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Mayor seeks alternative option for coyotes

Trapping and putting down the animals isn't the only answer, she says

September 14, 2011|By Mark Kellam, mark.kellam@latimes.com

Glendale Mayor Laura Friedman is calling on city officials to use the techniques of animal welfare groups when dealing with coyotes in the future rather than turning too hastily to traps.

During the City Council meeting Tuesday, Friedman said several animal welfare organizations contacted the city after a media frenzy broke out earlier this week as Los Angeles County officials planned to catch a pack of coyotes that was roaming a North Glendale neighborhood and using a fire-gutted house as their base.

The coyotes would have been euthanized.

Some of the organizations even offered to come to Glendale and help residents, Friedman said.

And while she’s willing to consider assistance from animal welfare groups in the future, Friedman said she wanted city officials to vet them first.

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Traps had been set earlier this summer on a resident’s private property in the Brockmont Drive neighborhood after he requested them, officials said, but no coyotes were caught.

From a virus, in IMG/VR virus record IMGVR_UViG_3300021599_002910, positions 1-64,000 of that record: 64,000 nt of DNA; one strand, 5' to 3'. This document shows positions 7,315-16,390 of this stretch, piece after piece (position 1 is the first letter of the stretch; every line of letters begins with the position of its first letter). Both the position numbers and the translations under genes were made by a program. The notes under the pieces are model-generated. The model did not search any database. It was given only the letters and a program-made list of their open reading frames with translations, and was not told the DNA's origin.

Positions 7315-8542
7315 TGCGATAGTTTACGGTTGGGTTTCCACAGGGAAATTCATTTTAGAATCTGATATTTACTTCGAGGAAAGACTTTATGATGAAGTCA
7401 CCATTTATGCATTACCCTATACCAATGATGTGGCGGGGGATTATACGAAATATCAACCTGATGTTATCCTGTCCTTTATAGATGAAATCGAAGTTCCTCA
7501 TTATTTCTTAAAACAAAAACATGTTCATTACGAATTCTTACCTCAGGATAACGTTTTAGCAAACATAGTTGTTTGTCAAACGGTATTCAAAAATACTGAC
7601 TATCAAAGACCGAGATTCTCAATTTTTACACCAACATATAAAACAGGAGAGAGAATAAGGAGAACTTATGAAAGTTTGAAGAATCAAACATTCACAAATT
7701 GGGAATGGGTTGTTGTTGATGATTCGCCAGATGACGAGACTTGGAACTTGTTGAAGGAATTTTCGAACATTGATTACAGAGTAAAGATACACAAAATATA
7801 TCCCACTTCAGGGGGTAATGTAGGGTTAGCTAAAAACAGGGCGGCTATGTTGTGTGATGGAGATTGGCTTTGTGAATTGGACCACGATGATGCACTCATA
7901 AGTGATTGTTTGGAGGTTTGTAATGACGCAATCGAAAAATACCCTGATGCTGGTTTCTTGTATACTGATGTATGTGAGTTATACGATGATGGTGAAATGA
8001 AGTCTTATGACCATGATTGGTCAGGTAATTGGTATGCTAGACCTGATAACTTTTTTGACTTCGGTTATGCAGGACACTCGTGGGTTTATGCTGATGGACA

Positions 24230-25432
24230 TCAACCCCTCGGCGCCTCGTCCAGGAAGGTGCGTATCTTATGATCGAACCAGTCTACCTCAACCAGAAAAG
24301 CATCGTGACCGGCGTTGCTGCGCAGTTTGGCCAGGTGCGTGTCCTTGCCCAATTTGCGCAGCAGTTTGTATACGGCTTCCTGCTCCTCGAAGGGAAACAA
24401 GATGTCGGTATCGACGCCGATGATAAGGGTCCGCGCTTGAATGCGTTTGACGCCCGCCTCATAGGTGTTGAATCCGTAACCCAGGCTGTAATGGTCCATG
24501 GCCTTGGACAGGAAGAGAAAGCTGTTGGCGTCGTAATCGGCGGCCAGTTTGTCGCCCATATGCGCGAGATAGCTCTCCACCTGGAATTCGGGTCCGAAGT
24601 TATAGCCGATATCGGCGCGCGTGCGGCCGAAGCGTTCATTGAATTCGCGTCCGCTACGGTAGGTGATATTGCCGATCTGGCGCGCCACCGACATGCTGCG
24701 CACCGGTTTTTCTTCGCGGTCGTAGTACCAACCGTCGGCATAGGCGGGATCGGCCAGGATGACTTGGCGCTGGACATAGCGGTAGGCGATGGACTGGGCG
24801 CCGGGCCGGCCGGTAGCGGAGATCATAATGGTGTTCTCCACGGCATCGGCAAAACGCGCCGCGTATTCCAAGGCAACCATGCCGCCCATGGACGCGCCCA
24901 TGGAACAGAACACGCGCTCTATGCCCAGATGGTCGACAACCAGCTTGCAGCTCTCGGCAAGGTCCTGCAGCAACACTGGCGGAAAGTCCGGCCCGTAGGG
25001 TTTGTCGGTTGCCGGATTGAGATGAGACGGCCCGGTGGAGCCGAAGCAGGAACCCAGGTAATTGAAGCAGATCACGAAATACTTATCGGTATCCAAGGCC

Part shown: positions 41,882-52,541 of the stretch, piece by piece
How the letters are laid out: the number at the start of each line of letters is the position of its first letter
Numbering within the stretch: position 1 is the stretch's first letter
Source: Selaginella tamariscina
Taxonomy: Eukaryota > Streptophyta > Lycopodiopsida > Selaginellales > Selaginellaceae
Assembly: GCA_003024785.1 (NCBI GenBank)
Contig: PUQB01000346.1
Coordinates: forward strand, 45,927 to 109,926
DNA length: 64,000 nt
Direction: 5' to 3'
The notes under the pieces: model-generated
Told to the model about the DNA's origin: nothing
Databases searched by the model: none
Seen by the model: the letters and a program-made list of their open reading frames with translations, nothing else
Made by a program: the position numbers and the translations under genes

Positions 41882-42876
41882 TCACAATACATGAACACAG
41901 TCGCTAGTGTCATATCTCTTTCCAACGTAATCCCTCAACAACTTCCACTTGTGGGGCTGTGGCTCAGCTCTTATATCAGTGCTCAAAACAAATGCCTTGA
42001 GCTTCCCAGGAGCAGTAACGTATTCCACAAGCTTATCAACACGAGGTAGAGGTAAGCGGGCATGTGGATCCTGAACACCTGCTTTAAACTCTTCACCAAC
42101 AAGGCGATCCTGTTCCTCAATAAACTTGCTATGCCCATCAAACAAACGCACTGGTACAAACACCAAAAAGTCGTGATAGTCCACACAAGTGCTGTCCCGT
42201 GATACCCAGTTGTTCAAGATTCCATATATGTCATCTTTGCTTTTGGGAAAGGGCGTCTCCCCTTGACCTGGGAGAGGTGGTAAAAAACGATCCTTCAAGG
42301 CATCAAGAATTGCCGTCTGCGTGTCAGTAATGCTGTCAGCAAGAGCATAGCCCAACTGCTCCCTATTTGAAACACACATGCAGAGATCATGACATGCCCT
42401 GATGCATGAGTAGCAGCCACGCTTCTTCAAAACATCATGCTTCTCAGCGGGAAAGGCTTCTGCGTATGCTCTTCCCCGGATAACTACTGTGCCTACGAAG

Ken Pellman, a spokesman for the Los Angeles County Agricultural Commissioner/Weights and Measures, said in an email that officials had first advised the resident how to make his property less attractive to coyotes, including clearing brush and securing trash.

But complaints continued, so county officials returned to the neighborhood last week to assess where traps might be most effective, said Michael Pearson, also with the office of the agricultural commissioner.

Following a public outcry, county officials decided to not use traps, citing the fact that the animals are not aggressive and the fire-damaged house, which was gutted last fall, is slated to be demolished within a week.

Friedman said she understands that lethal measures should be used if coyotes are aggressive, but when they’re not, she prefers options from animal welfare groups, such as encouraging packs to move on.

“I hope that as we get those complaints, we try some of those solutions as kind of our first line of defense,” she said.

Clearing brush, for example, gives coyotes fewer places to establish dens. Bringing pet food inside, securing trash cans and picking fruit off trees can eliminate food sources.

Pellman said some cities don’t use the county’s services at all when dealing with coyotes, and others want the county to do more.

“That’s an example of how there’s no pleasing everybody with our program,” he said.

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